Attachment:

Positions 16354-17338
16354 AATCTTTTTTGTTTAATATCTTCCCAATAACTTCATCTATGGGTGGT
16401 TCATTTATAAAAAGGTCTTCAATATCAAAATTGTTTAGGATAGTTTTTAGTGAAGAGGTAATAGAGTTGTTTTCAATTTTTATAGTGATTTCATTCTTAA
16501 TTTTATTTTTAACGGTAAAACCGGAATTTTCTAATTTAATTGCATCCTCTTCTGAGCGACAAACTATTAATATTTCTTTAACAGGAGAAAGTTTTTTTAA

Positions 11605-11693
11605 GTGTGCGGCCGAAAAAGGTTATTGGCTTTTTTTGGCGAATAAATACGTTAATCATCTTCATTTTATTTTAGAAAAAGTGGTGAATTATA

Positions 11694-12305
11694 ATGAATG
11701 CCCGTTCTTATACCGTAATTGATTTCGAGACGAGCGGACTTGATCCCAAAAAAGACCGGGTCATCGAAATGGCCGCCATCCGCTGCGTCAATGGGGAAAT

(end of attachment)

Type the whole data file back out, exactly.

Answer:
Positions 16354-17338
16354 AATCTTTTTTGTTTAATATCTTCCCAATAACTTCATCTATGGGTGGT
16401 TCATTTATAAAAAGGTCTTCAATATCAAAATTGTTTAGGATAGTTTTTAGTGAAGAGGTAATAGAGTTGTTTTCAATTTTTATAGTGATTTCATTCTTAA
16501 TTTTATTTTTAACGGTAAAACCGGAATTTTCTAATTTAATTGCATCCTCTTCTGAGCGACAAACTATTAATATTTCTTTAACAGGAGAAAGTTTTTTTAA

Positions 11605-11693
11605 GTGTGCGGCCGAAAAAGGTTATTGGCTTTTTTTGGCGAATAAATACGTTAATCATCTTCATTTTATTTTAGAAAAAGTGGTGAATTATA

Positions 11694-12305
11694 ATGAATG
11701 CCCGTTCTTATACCGTAATTGATTTCGAGACGAGCGGACTTGATCCCAAAAAAGACCGGGTCATCGAAATGGCCGCCATCCGCTGCGTCAATGGGGAAAT